My most recent recruits to the No Pain, No Gain portfolio are enjoying an encouraging run, helped by impressive trading statements. Avation, snapped up at 83.5p, has topped 100p and the Capital Pub Co frothed to 136p from 120p. Since their arrival last month they have comfortably outperformed the two replaced constituents, Printing.com and Private & Commercial Finance.
Capital, with 32 pubs in and around London, continues to enjoy robust trading, with revenues up 23 per cent in the first 44 weeks of its year. Indeed, it appears that its sales growth has actually accelerated. But the cash-hungry group is once again tapping the stock market for funds, raising £2.3m through a private placing. I have, on many occasions, complained bitterly about these placings when a privileged few are invited to subscribe while the main body of investors is left out in the cold. The Capital exercise has, however, a significant redeeming feature. The shares are being sold at the then ruling 128p stock market price. In most placings the issue is fixed below the existing level. Indeed the discount can be quite considerable.
So, Capital has avoided my main charge of discriminating against most shareholders and favouring a small band of new and existing investors. I admit that those enjoying the placing saw a rapid profit as the trading comments quickly pushed the shares to 136p. But existing shareholders have not done badly. Still this latest cash-raising – Capital swallowed £2.9m at 103p a share in July – caught many observers on the hop. It appears that the group had recently indicated that it did not plan any more share issues, diluting existing shareholders. But like so many assurances these days it did not last long, with institutional attention and expansion prospects cited for the U-turn. Apparently, the investment giant BlackRock displayed interest and Clive Watson, the ex-Regent Inns man who is chief executive, believes some lucrative pubs deals currently exist.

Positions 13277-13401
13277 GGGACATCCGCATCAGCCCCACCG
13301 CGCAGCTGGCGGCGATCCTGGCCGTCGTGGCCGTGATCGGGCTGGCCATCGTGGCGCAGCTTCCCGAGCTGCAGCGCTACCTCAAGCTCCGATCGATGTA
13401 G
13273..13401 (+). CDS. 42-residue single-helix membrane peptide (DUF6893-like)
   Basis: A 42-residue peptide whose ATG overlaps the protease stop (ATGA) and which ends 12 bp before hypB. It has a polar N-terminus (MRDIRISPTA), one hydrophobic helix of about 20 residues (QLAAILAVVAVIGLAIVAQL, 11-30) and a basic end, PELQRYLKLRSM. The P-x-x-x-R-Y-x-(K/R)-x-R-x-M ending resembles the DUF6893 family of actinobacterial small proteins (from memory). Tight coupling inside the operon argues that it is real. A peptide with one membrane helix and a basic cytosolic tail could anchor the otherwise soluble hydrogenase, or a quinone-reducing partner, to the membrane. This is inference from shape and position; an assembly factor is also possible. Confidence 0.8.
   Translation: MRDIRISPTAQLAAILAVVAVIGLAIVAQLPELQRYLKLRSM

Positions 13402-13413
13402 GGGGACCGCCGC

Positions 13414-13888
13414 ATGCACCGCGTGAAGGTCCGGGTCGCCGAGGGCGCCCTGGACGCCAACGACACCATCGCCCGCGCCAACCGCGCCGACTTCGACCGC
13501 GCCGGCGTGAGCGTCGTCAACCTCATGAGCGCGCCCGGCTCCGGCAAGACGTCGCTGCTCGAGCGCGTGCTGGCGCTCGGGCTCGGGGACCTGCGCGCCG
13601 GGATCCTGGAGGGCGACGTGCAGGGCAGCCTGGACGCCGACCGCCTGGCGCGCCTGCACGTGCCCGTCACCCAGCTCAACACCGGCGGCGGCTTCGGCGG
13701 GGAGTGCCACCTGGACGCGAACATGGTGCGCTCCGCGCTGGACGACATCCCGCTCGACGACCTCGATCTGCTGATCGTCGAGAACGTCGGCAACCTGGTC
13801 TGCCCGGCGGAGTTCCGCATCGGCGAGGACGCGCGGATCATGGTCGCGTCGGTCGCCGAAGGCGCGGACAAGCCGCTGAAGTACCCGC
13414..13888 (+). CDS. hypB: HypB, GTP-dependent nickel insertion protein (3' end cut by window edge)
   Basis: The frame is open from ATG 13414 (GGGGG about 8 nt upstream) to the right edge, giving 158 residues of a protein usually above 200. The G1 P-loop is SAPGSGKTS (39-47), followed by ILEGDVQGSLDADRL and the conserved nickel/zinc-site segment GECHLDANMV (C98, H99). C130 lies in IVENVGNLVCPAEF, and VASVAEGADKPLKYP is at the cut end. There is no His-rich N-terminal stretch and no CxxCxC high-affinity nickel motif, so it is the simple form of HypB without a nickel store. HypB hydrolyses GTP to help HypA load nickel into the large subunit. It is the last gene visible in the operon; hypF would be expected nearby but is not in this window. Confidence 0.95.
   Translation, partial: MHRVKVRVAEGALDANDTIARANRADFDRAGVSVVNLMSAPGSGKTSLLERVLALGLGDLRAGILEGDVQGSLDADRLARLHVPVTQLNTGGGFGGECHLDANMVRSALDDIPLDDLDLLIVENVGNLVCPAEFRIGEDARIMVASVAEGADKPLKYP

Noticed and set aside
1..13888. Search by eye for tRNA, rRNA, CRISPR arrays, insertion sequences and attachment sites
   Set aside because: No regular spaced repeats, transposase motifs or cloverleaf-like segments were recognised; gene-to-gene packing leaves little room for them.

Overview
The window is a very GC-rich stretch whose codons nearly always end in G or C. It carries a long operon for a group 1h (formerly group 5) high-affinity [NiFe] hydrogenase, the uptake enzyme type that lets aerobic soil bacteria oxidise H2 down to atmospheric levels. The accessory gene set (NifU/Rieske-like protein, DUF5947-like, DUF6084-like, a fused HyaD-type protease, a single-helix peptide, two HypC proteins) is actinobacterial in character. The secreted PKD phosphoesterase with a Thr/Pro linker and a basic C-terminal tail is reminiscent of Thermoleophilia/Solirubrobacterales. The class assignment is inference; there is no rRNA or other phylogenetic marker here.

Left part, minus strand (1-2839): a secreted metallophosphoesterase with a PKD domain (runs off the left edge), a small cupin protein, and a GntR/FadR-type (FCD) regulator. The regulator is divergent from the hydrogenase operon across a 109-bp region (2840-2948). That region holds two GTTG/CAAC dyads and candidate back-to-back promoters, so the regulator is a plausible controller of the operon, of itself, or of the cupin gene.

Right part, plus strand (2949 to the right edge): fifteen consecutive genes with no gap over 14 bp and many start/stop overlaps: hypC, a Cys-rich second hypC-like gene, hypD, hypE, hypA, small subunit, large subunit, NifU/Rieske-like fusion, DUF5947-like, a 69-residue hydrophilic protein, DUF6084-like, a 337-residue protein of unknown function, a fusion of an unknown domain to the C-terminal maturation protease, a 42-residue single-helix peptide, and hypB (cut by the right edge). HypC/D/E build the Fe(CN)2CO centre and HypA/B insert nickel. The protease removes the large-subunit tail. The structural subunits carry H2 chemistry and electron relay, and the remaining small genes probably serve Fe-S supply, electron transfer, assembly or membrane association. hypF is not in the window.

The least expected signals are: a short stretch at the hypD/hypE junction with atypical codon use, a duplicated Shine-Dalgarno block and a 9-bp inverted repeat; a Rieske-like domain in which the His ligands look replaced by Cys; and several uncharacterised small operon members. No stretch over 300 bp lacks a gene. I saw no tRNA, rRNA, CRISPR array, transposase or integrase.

I think I detect a slight tendency away from discounted share placings benefiting a privileged few. Last year, a smattering of offerings materialised at around the ruling market price or arrangements made to allow the body of shareholders to participate. Wessex Exploration, a Plus-traded company on its way to the AIM index, is one that accompanied a placing with an open offer, thereby allowing all its shareholders to take up new shares at 2.5p when it pulled in £1.9m. As its shares have since doubled, it was clearly the correct procedure. Interestingly, the chairman of Wessex is David Bramhill who, when he was chief executive of Nighthawk Energy, indulged in about six private placings, raising comfortably over £50m. With its shares at about 10p, Nighthawk's current capitalisation is down to less than £40m. One factor often mentioned in support of private placings is they are cheaper and take less time and effort than rights issues or open offers. Unless there are survival doubts demanding speedy action, I believe shareholder democracy – treating all investors the same – is worth any extra effort and expense.
Avation, the aircraft leasing group, has achieved interim pre-tax profits of £2.8m against £1.5m and indicated it should produce a similar amount in its second half year, pushing the year's out-turn to well above earlier expectations. It continues to adjust its debt and reports that a £5m long-term loan has been repaid. Still it borrowings are likely to increase substantially as its proposed deal with two Australian airlines, Skywest and Virgin Blue, is completed. It plans to provide up to 18 leased aircraft and, as far as I know, has yet to raise any of the necessary cash.
I am still on the lookout for recruits but selection seems to be getting more tricky. In 2009, I nearly embraced Healthcare Locums. But I missed the appointment as the shares soared. They subsequently endured a torrid time and are currently suspended over accountancy problems.
I am thinking of adding Morrisons supermarkets but a UBS pronouncement that profits warnings are increasing and retailers are in the firing line has prompted some hesitation. I do feel, however, that the portfolio would benefit from the inclusion of another blue chip, providing ballast to my collection of small caps.